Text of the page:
Pharmacological intervention includes administration of somatostatin analogues, such as octreotide 50 mg s.c. – given 30 minutes prior to the meal it may improve symptoms in some patients [27]. A novel agent, undergoing phase 2 testing – pasireotide – may become an alternative for the pharmacological treatment of DS [40].
Symptoms of DS usually resolve spontaneously 18-24 months after surgery. Controversially, although considered as a complication, DS may be in fact a desired element of behavior modification. It discourages the intake of energy-dense food and beverages [27]. Nevertheless, it has been shown that better adherence to dietary advice from the very beginning in non-dumpers leads to a greater decrease in BMI at 1 and 2 years of follow-up [37].

Postprandial hypoglycemia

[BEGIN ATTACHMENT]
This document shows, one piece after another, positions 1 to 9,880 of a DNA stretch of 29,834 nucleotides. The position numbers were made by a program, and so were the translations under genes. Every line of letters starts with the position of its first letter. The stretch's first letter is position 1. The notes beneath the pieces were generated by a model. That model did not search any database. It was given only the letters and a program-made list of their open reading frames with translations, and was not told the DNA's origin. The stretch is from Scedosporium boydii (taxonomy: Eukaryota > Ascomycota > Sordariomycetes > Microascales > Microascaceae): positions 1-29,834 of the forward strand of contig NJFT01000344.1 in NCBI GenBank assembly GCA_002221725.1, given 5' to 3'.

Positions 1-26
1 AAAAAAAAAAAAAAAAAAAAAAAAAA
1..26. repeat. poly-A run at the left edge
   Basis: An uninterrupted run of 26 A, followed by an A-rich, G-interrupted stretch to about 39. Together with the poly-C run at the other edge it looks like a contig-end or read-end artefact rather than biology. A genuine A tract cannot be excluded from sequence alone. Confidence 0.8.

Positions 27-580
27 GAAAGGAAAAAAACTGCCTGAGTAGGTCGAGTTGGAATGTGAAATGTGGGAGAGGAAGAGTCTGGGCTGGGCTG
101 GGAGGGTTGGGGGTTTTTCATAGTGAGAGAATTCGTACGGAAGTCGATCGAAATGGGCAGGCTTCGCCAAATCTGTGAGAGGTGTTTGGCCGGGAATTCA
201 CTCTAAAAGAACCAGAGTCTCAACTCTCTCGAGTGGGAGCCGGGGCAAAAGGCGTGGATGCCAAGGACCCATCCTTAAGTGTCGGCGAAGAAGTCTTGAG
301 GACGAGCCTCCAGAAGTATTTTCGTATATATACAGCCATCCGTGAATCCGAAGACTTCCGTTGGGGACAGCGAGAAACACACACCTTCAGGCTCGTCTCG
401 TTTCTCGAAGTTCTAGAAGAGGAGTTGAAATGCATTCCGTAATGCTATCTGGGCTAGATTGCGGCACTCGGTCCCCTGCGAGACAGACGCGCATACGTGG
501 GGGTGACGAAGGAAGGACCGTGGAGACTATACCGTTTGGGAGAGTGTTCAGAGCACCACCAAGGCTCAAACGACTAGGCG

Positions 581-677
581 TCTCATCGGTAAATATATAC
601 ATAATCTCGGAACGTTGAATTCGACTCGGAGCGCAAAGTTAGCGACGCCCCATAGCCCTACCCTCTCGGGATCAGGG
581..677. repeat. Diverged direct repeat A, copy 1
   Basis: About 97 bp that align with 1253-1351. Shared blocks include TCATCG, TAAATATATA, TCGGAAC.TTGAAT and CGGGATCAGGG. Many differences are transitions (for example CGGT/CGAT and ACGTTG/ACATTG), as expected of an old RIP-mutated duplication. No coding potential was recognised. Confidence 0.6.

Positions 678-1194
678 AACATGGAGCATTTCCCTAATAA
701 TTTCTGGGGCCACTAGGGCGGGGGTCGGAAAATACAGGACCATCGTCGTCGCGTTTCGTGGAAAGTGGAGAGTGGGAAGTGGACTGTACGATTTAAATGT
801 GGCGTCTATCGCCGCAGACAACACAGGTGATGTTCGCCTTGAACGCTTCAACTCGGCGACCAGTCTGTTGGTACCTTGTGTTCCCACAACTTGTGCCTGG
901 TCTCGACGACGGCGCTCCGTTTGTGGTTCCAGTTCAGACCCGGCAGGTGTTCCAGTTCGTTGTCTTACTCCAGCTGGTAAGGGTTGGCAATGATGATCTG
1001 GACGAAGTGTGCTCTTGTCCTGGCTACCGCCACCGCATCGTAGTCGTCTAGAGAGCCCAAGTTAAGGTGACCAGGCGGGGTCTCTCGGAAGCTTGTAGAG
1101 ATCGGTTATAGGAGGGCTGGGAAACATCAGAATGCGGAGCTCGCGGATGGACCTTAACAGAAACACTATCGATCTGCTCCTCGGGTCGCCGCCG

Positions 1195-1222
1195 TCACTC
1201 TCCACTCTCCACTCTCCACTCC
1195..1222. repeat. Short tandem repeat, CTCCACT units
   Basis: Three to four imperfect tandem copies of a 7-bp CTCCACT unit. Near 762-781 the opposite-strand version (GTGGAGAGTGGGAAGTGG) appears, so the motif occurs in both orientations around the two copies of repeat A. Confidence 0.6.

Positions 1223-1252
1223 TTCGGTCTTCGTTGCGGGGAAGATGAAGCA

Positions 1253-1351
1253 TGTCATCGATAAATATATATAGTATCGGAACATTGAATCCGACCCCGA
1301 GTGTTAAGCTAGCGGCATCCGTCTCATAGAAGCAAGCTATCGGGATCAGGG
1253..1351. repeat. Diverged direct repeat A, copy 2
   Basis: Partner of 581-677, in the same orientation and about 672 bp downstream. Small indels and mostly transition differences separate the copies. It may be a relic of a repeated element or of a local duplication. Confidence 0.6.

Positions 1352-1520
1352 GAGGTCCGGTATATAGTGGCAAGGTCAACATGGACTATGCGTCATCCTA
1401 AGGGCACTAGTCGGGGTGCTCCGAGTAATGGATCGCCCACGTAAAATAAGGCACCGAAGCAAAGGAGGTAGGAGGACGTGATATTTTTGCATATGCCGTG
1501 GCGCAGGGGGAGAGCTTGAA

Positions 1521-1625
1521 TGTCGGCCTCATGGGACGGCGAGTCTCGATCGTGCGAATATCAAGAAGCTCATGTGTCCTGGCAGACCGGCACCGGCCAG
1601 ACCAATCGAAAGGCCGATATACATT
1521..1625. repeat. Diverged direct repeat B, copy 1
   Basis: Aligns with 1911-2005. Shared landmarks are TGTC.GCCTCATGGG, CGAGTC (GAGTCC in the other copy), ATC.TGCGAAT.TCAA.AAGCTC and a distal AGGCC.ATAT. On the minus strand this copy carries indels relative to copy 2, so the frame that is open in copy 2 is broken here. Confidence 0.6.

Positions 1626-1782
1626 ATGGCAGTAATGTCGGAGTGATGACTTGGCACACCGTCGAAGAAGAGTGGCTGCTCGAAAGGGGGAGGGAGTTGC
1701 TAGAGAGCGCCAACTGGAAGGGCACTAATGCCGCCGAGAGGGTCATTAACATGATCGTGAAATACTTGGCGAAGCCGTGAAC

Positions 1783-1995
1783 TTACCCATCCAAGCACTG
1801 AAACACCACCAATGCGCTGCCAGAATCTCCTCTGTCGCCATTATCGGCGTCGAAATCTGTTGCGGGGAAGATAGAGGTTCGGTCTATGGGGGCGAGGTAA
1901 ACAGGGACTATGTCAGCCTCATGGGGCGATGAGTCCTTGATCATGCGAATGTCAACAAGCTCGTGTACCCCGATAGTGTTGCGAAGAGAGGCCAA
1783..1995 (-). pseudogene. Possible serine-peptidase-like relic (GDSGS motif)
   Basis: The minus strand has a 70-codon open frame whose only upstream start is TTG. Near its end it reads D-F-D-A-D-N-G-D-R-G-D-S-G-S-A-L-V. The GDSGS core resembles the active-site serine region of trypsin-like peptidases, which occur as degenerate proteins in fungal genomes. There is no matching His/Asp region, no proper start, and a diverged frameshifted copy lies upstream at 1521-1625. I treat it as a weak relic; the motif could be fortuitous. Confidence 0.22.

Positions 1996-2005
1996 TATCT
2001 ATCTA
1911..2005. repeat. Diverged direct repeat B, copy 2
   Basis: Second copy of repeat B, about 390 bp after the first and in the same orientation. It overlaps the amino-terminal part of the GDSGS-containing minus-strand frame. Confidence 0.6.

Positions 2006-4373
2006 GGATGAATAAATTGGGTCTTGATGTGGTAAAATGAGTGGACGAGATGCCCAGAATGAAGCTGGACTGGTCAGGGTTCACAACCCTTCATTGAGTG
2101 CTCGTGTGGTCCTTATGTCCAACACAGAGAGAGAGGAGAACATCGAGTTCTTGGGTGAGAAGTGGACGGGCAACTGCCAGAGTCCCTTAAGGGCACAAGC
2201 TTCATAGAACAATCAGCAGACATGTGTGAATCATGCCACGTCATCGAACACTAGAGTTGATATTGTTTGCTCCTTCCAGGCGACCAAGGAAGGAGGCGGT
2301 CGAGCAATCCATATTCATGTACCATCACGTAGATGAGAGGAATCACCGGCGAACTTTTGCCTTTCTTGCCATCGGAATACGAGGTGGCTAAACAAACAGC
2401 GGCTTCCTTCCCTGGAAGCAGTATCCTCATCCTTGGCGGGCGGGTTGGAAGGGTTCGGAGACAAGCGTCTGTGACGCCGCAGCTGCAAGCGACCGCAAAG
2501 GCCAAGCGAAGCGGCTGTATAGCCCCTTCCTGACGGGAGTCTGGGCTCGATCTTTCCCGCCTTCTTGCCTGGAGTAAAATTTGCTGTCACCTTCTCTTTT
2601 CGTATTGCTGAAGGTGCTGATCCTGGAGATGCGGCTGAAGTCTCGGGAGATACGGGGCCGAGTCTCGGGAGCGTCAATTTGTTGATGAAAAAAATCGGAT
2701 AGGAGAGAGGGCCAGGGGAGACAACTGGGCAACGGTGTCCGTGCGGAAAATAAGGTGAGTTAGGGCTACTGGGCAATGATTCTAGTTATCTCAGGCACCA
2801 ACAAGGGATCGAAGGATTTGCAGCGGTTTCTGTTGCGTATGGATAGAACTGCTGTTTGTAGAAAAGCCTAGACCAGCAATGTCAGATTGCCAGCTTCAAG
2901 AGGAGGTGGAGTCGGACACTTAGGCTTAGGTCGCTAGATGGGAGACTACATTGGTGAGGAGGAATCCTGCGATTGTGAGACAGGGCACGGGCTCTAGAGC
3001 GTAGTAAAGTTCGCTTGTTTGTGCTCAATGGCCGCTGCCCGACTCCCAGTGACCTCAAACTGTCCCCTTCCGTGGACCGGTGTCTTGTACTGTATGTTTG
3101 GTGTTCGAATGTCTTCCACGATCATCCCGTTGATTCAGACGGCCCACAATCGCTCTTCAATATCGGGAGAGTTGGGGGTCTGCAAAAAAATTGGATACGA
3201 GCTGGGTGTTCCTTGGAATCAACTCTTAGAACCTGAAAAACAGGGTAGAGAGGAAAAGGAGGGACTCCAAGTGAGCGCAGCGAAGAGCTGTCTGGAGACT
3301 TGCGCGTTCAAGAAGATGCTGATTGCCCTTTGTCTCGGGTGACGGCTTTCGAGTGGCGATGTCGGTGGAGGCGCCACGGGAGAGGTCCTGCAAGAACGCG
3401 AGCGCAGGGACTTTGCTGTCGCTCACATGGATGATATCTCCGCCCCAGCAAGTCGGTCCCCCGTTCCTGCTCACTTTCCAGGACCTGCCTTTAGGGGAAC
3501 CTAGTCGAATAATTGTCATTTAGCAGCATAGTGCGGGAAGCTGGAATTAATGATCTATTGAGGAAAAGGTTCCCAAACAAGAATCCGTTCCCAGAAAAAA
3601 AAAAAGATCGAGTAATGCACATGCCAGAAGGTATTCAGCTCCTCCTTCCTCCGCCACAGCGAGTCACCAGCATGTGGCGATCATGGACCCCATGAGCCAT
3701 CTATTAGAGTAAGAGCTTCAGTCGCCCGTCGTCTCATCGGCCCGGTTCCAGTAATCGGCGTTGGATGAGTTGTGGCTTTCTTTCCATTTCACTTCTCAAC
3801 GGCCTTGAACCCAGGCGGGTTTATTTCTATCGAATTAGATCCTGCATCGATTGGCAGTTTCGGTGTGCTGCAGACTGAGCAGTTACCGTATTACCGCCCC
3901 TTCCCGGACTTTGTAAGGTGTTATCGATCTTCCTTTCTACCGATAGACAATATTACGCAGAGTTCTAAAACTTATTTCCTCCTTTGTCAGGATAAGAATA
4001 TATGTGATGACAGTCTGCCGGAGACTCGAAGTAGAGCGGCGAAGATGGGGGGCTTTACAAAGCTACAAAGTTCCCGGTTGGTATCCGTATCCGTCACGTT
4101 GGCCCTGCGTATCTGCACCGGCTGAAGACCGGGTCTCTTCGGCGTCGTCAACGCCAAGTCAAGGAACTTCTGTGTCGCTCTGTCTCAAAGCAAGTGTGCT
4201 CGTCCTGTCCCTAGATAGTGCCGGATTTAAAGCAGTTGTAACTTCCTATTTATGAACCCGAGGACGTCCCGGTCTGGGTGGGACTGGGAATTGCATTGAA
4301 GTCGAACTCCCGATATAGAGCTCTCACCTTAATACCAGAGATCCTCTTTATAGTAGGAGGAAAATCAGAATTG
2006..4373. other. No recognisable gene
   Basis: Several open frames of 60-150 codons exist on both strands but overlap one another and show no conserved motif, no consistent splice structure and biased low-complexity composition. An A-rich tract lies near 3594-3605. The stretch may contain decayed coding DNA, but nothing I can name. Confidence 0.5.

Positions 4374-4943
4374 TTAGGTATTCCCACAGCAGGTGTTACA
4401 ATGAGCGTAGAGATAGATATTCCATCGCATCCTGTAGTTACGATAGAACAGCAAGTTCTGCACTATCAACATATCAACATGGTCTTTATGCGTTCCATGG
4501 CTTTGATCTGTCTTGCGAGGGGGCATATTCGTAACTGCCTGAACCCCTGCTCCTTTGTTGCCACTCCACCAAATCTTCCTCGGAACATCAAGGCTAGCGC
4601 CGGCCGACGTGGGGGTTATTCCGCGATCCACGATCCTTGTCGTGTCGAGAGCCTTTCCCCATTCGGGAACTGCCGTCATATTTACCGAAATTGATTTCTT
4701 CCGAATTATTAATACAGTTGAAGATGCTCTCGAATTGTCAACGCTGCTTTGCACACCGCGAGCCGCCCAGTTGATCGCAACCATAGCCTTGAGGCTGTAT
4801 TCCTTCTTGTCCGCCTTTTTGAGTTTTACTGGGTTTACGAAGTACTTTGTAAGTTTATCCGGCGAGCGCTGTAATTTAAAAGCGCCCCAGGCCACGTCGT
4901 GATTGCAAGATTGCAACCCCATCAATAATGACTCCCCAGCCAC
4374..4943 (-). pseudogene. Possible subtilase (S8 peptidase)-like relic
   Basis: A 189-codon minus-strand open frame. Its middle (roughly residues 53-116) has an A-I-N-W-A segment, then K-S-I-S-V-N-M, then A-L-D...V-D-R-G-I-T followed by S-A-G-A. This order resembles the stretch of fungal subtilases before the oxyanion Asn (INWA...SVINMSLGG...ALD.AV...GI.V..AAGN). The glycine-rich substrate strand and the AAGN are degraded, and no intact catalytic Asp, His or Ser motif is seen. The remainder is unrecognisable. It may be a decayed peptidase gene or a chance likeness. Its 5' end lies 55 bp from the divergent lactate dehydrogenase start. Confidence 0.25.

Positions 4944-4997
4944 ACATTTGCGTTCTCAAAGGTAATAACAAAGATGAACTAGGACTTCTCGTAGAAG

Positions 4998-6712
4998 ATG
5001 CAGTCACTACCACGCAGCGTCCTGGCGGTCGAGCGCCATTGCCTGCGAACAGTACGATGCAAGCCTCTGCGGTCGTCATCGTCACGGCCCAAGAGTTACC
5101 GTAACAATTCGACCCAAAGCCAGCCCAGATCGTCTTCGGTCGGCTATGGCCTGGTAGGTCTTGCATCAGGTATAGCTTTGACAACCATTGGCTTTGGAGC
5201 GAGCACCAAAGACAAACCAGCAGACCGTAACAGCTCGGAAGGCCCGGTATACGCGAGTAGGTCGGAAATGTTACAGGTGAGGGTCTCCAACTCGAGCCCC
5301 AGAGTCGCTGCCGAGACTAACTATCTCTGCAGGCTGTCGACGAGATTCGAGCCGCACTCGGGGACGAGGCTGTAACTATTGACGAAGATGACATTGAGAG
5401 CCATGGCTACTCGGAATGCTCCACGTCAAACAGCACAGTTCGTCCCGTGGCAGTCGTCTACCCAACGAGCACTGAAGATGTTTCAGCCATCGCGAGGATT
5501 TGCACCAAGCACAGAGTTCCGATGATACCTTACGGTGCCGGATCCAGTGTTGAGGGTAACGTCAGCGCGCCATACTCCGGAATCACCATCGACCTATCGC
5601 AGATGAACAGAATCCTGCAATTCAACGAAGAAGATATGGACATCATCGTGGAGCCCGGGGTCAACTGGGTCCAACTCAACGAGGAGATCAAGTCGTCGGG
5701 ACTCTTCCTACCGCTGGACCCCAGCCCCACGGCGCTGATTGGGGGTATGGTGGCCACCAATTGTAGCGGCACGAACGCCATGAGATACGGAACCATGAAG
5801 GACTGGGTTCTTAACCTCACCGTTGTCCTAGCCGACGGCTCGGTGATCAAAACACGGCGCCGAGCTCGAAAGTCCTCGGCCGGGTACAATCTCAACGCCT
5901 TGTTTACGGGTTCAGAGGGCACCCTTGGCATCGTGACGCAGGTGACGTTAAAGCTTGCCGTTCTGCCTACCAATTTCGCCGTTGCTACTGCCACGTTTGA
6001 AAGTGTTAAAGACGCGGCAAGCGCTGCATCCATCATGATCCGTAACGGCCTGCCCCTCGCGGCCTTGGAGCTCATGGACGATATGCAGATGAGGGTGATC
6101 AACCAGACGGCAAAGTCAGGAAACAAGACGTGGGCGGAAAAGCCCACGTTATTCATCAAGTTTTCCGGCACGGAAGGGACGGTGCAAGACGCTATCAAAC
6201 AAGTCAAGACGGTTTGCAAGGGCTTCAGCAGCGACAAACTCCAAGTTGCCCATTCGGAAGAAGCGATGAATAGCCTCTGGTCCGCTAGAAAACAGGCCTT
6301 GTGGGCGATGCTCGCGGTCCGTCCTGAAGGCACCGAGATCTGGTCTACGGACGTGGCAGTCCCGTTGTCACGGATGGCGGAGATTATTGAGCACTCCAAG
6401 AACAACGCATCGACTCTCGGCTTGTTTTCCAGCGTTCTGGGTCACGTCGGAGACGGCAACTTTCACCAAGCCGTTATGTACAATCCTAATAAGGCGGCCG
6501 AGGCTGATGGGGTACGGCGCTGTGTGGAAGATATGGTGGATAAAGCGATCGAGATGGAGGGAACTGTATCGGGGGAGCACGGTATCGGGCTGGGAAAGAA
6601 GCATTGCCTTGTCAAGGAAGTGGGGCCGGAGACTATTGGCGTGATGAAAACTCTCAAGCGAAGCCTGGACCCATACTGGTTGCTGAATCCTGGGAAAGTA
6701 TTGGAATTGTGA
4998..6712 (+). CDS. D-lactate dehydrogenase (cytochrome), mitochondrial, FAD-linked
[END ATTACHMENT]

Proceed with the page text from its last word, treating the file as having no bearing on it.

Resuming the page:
Postprandial hyperinsulinemic hypoglycemia with neuroglycopenic symptoms (such as altered mental status, loss of consciousness) has been observed in some patients after RYGB. It is frequently identified with dumping syndrome, although in distinction to hyperinsulinemic hypoglycemia, DS rarely presents with symptoms of neuroglycopenia [41]. Postprandial hypoglycemia tends to develop usually 2 to 9 years after gastric bypass [41]. Patients presenting neuroglycopenic symptoms, who do not respond to nutritional modification, should be evaluated to differentiate dumping syndrome, insulinoma and noninsulinoma pancreatogenous hypoglycemia syndrome (NIPHS) [42,43]. Noninsulinoma pancreatogenous hypoglycemia syndrome was introduced for the first time by Service et al. in 1999 [42]. Suggested mechanisms have ranged from expansion of beta cell mass (e.g. nesidioblastosis) to alterations in beta cell function (glucagon-like peptide-1 contributes to beta cell proliferation) and non-beta cell related factors (decreased levels of the appetite-stimulating and insulin counter-regulatory gastrointestinal hormone), or possibly a combination of mechanisms [43]. Diagnostic criteria for NIPHS are presented in Table 1.